Home Opinion and Features Solar panel shortages due to logistics, shipping bottlenecks

Solar panel shortages due to logistics, shipping bottlenecks

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The demand for alternative energy solutions in South Africa is surging amid the ongoing power crisis, while the country braces for the 18.65% energy tariff increase set to take effect from April 1, 2023.

File picture: Pixabay

SOUTH Africa has been seeing anecdotal accounts of solar panel shortages in the country, largely contained to residential and small commercial installations, according to the South African Photovoltaic Industry Association (Sapvia).

The demand for alternative energy solutions in South Africa is surging amid the ongoing power crisis, while the country braces for the 18.65% energy tariff increase set to take effect from April 1, 2023.

Sapvia CEO Dr Rethabile Melamu in response to a Business Report enquiry on reported solar shortages in the country said: “Large commercial and industrial EPCs (engineering, procurement and construction) procure panels in the multi-MW scale and would have predicted and planned for any increased demand.

“However, no formal communication from either our panel OEM (original equipment manufacturer) members or from our supplier and distributor members have been circulated.”

She said the market forces of supply and demand should even out within the next couple of months to ease the supply shortfall.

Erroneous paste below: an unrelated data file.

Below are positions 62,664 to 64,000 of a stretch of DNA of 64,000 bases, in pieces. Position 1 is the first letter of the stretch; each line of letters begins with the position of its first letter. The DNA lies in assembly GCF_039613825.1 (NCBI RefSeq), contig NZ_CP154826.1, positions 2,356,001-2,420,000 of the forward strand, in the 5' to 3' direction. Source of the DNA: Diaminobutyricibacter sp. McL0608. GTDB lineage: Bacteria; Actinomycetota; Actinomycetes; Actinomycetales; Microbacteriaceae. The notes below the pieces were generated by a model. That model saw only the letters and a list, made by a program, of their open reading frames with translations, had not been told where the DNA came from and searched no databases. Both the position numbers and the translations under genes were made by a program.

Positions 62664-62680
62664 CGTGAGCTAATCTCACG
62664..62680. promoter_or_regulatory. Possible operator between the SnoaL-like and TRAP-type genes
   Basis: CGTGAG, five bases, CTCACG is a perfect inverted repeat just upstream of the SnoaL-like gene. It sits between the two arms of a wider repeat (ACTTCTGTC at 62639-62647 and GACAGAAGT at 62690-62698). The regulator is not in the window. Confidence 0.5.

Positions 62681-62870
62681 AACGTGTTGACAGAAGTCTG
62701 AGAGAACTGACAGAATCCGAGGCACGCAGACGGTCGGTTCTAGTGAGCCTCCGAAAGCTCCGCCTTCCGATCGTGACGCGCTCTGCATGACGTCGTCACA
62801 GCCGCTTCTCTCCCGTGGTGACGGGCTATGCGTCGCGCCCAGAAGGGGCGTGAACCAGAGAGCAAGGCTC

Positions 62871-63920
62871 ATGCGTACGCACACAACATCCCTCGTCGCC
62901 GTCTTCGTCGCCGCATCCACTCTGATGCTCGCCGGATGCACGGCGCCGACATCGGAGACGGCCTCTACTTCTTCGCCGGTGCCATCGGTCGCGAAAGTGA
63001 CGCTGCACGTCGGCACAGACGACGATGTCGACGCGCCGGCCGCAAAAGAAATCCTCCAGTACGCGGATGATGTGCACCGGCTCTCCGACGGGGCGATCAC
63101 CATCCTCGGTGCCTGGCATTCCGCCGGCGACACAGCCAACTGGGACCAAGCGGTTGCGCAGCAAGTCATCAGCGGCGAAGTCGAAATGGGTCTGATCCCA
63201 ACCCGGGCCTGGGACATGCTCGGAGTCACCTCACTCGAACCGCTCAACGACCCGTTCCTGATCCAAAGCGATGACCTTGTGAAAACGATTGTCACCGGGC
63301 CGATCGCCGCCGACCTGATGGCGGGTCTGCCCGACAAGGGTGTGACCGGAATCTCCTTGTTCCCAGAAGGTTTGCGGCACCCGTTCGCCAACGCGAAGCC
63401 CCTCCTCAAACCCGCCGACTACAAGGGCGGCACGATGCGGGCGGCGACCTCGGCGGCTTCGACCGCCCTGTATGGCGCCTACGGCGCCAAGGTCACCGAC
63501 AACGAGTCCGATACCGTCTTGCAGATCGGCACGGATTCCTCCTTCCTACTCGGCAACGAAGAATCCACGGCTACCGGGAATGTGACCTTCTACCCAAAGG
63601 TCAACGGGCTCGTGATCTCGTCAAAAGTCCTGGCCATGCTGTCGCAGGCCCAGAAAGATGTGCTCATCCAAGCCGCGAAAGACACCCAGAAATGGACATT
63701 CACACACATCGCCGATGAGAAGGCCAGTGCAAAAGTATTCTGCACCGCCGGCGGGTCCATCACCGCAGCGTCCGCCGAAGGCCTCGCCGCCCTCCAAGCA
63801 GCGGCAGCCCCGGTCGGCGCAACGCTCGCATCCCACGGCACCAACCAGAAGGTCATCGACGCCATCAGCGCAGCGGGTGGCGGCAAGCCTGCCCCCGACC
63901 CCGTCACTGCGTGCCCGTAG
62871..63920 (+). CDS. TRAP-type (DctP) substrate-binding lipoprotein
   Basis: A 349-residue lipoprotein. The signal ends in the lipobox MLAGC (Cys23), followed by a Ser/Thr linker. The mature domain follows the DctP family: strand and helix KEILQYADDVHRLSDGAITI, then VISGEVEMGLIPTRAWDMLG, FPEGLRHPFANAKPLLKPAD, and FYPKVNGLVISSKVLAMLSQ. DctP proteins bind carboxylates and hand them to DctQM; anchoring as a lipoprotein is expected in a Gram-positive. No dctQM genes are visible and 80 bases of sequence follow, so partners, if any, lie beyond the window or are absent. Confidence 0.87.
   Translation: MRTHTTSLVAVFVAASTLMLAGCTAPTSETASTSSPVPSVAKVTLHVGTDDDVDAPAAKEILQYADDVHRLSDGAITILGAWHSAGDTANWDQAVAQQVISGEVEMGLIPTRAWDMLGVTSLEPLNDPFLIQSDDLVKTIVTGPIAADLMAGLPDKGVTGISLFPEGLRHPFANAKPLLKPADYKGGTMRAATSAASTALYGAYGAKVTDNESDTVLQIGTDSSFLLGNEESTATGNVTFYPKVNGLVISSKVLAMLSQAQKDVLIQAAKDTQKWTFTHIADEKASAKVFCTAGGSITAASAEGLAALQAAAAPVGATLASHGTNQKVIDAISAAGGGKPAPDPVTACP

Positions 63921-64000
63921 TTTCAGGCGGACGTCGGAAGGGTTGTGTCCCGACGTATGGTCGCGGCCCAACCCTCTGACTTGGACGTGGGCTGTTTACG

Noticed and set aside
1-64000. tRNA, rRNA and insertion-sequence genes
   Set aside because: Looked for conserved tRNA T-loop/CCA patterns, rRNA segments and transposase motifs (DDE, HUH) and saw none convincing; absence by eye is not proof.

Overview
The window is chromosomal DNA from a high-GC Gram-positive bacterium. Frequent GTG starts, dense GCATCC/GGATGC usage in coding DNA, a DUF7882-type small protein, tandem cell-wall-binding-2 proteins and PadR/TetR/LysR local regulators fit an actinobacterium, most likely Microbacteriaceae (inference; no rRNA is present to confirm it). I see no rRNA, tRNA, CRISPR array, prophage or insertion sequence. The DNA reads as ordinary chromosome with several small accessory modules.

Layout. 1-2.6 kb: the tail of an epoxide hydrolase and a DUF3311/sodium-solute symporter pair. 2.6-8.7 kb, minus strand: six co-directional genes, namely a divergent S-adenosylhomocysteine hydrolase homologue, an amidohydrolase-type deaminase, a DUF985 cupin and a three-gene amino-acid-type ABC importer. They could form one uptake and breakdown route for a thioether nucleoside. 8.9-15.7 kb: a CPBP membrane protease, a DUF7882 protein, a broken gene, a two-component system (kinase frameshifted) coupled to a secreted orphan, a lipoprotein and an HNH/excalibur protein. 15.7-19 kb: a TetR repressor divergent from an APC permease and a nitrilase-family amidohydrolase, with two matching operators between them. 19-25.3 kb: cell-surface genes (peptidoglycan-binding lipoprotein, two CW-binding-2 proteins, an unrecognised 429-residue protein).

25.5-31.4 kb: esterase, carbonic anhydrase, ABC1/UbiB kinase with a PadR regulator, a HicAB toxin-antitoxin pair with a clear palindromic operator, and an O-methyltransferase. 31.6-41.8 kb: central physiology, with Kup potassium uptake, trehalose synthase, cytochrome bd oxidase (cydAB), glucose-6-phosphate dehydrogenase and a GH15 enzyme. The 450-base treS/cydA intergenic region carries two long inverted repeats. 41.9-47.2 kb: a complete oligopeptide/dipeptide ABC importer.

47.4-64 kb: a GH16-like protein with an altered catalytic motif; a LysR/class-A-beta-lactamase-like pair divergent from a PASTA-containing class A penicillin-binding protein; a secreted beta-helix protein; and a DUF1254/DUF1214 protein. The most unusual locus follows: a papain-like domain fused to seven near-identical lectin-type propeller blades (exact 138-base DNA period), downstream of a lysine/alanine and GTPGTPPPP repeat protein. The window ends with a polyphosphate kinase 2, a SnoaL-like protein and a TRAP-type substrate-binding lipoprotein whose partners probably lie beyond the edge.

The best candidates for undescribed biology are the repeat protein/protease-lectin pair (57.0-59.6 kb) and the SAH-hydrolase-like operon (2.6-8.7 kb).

Melamu said the only bottleneck facing the importation of solar panels were shipping and logistics.

“Furthermore, the lack of adequately trained installation teams poses a risk to the implementation rate of projects. This is unfortunately a longer-term supply bottleneck that must be addressed.

“Sapvia has seen unprecedented demand for the PV green card training, one example of an industry-led quality assurance and skills development platform for Solar PV installers,” she said.

The Department of Minerals and Energy failed to responded to Business Report’s questions on solar at the time of publication.

This follows Finance Minister Enoch Godongwana’s announcement in his Budget Speech in February that starting this month, businesses would be able to reduce their taxable income by 125% of the cost of investing in renewables.

Individuals who installed rooftop solar panels from March 1 would also be able to claim a rebate of 25% of the cost of the panels, up to a maximum of R15,000.

This could be used to reduce their tax liability in the 2023/24 tax year. This incentive would be available for only one year.

Ben Bierman, managing director of Business Partners, said recently, “As per this year’s Budget Speech, the government is to provide solar-related loans to small to medium-sized enterprises as part of an amendment to the Bounce Back Loan Guarantee Scheme that was implemented as a measure to help small businesses recover from Covid-19-related losses.

“Furthermore, as part of these developments the government will allow commercial banks to mobilise funds in the scheme to lease solar-energy equipment to SMEs countrywide.

“Business owners can expect to hear more about how to access solar-related financing by May, 2023, and are urged to watch the news pages of banks and other financiers on how to apply,” he said.

The economy is expected to shrink deeper into troubled waters after gross domestic product (GDP) growth fell below pre-pandemic-levels in the final quarter of 2022 on the back of intensified load shedding.

Data from Statistics South Africa (Stats SA) had earlier revealed that GDP shrank by 1.3% in the fourth quarter after rallying to an upwardly revised 1.8% rise in the third quarter.

BUSINESS REPORT

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